What are the parallels, differences between the LGBT rights and the cannabis legalization movements?
Listen in at 11PM ET/8PM PT to A Different View: Women’s Perspectives on the Prohibition War (@ADV420) w/hosts Iva Cunningham, Jennifer Alexander & Serra Frank. One of my former baristas, Radical Russ Belville and his wife Iva have long been a part of the legalization movement, and they are inviting activists from other rights movements to discuss what has worked/not worked as we navigate the legal and political waters. Russ noted to me:
The show, like all our shows, focuses on marijuana law reform activism, but the idea we’ve been mulling over is bringing in activists from other civil rights activism to help our community learn the best lessons. Specifically, there are many allusions made in our community to “coming out of the (smoky) closet” and being “out and proud” and I think a discussion of the parallels and differences between the LGBT and the legalization communities would be very interesting.
While it is way past my bedtime, I thought it was important to open up the discussion. On the surface, it doesn’t seem like LGBT equality struggles have much in common with the marijuana reform movement (this from someone who’s never consumed cannibis in any form — or done any illicit drugs for that matter — and I don’t smoke cigarettes and rarely drink alcohol — yes, I’m THAT square), but what we’re really talking about is how assertive is any rights movement willing to be to advance its cause.
It has come up in several conversations about how successful the LGBT movement has been during President Obama’s term in the White House, specifically in seeing Don’t Ask, Don’t Tell repealed, and his statement on marriage equality, something that caused quite a bit of a domino effect in allowing many public figures in the faith, entertainment and political communities of color to “come out” as well, either in benign or affirming support.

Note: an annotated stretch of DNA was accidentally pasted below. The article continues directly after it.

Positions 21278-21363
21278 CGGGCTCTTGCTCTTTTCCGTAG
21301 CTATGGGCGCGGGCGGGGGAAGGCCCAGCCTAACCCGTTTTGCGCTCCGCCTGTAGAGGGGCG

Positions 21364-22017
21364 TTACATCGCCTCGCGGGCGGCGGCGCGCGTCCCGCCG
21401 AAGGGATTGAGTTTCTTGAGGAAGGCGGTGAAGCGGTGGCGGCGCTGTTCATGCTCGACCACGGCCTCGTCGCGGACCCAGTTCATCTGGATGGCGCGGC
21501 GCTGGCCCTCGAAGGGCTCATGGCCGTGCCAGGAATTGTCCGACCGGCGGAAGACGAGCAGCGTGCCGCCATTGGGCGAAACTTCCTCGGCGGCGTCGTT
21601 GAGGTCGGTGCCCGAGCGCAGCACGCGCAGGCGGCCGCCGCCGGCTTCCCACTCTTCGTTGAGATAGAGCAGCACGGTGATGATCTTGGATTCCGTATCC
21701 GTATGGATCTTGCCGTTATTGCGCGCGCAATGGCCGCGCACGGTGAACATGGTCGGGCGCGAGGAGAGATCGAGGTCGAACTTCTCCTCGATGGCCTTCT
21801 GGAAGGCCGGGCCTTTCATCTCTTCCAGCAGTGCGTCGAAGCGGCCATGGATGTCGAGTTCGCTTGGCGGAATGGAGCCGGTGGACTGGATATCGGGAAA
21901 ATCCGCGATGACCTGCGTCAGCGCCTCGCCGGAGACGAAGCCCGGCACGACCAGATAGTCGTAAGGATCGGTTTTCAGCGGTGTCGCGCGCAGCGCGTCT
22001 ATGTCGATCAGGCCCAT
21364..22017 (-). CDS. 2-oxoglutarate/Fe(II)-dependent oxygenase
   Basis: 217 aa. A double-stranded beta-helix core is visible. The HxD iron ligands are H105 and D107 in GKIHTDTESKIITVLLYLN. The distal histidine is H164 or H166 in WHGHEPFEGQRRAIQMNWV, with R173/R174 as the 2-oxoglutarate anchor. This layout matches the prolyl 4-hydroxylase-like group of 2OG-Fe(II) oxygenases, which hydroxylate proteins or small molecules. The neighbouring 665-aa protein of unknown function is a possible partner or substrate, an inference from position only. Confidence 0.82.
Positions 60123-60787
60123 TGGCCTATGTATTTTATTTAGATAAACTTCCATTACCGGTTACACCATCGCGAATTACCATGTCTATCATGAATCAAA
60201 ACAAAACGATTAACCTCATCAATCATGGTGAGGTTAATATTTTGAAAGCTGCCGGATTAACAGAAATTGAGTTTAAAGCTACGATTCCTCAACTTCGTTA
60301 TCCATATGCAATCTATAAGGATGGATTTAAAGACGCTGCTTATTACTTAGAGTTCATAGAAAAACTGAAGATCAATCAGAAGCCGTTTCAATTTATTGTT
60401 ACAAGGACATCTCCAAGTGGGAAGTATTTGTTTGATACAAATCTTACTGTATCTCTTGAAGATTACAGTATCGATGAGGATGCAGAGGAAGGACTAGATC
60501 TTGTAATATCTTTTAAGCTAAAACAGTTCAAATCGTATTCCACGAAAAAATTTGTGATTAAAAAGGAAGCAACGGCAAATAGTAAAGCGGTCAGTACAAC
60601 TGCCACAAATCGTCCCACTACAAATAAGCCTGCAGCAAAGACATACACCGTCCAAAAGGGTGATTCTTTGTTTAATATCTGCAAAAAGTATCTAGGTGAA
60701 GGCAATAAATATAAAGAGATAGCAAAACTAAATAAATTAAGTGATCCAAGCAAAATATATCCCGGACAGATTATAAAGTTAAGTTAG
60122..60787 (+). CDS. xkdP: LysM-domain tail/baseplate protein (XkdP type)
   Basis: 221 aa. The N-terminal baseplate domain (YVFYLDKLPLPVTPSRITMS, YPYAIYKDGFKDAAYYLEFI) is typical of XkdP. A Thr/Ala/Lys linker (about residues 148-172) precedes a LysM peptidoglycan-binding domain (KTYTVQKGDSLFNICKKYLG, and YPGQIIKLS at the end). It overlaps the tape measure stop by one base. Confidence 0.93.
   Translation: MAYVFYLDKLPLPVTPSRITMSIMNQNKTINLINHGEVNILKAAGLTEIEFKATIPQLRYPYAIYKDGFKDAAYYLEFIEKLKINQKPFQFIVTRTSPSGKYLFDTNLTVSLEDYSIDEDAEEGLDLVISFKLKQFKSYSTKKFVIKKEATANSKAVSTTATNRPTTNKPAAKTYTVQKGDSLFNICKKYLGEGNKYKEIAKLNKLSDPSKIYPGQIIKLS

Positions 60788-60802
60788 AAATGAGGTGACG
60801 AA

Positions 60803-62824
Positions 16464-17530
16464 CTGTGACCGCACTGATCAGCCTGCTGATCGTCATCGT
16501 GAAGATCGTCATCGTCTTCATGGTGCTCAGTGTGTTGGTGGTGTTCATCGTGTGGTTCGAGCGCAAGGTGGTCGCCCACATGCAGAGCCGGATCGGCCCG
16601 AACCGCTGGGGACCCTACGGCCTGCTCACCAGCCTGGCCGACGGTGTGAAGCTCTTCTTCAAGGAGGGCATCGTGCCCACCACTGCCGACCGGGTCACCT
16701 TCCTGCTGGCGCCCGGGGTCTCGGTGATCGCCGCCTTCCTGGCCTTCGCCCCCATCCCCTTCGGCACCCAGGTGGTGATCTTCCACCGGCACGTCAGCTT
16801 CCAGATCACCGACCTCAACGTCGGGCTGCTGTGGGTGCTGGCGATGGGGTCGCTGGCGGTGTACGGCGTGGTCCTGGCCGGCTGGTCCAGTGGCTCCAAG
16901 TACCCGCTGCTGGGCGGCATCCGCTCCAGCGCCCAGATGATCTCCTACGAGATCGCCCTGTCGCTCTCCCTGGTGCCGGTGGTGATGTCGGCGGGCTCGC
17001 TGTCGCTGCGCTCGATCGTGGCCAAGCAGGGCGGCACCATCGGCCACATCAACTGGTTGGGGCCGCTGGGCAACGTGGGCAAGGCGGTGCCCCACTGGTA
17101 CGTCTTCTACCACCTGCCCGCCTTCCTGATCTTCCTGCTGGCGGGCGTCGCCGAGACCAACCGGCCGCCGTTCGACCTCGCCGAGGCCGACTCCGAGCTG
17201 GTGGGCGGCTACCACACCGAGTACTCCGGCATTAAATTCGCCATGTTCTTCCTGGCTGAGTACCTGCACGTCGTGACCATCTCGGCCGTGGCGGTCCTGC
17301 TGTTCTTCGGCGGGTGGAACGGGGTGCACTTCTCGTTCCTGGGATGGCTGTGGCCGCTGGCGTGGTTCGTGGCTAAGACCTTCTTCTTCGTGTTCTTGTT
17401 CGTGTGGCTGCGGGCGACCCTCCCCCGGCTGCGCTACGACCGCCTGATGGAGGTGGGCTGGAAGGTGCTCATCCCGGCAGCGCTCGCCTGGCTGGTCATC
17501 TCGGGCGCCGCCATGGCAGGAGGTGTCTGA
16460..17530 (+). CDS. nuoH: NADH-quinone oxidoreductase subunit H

I have to laugh, because this question is asked by many progressives — people whose pet issues have been neglected/kicked down the road by this administration (pick a cause — civil liberties, environment, immigration reform, etc.). These are the same folks who told the LGBT community back when the President’s White House was first open for business:
* “Give him time, he just got into office…wait a few months”
* “He’s only been in office a few months…”
* “We need him to pass health care reform” (yeah, his admin can’t walk and chew gum at the same time)
* “Can’t you wait – the midterms are coming up”
Well, eventually LGBTs outside of the establishment leadership, including GetEQUAL, tired of the slow movement, and made some noise and headlines that didn’t make our professional advocates or this White House very happy, including protests at fundraisers and on the Hill. But the sheer embarrassment factor moved the ball forward, even if no credit is given for its effect on the process.
The fact is that DADT repeal was not a project spearheaded by this President, but he’s quite proud to tout it as a major LGBT accomplishment of this term as we move into the 2012 re-elections. Don’t get me wrong — I’m happy to give him credit — it certainly couldn’t have been done without his eventual leadership, but Michael Bedwell, who was one of the 13 activists arrested for chaining themselves to the White House fence reminds us about the real history of DADT repeal, something activists in other movements need to take note of; what is your movement willing to do to shake loose the political inertia?
Take a look at the DADT timeline below the fold.
1. CANDIDATE BARACK OBAMA, November 29, 2007: “As president, I WILL WORK WITH CONGRESS AND PLACE THE WEIGHT OF MY ADMINISTRATION BEHIND ENACTMENT OF THE MILITARY READINESS ENHANCEMENT ACT, WHICH WILL MAKE NONDISCRIMINATION THE OFFICIAL POLICY OF THE U.S. MILITARY. … That work should have started long ago. It will start when I take office. America is ready to get rid of the Don’t Ask, Don’t Tell policy. ALL THAT IS REQUIRED IS LEADERSHIP.”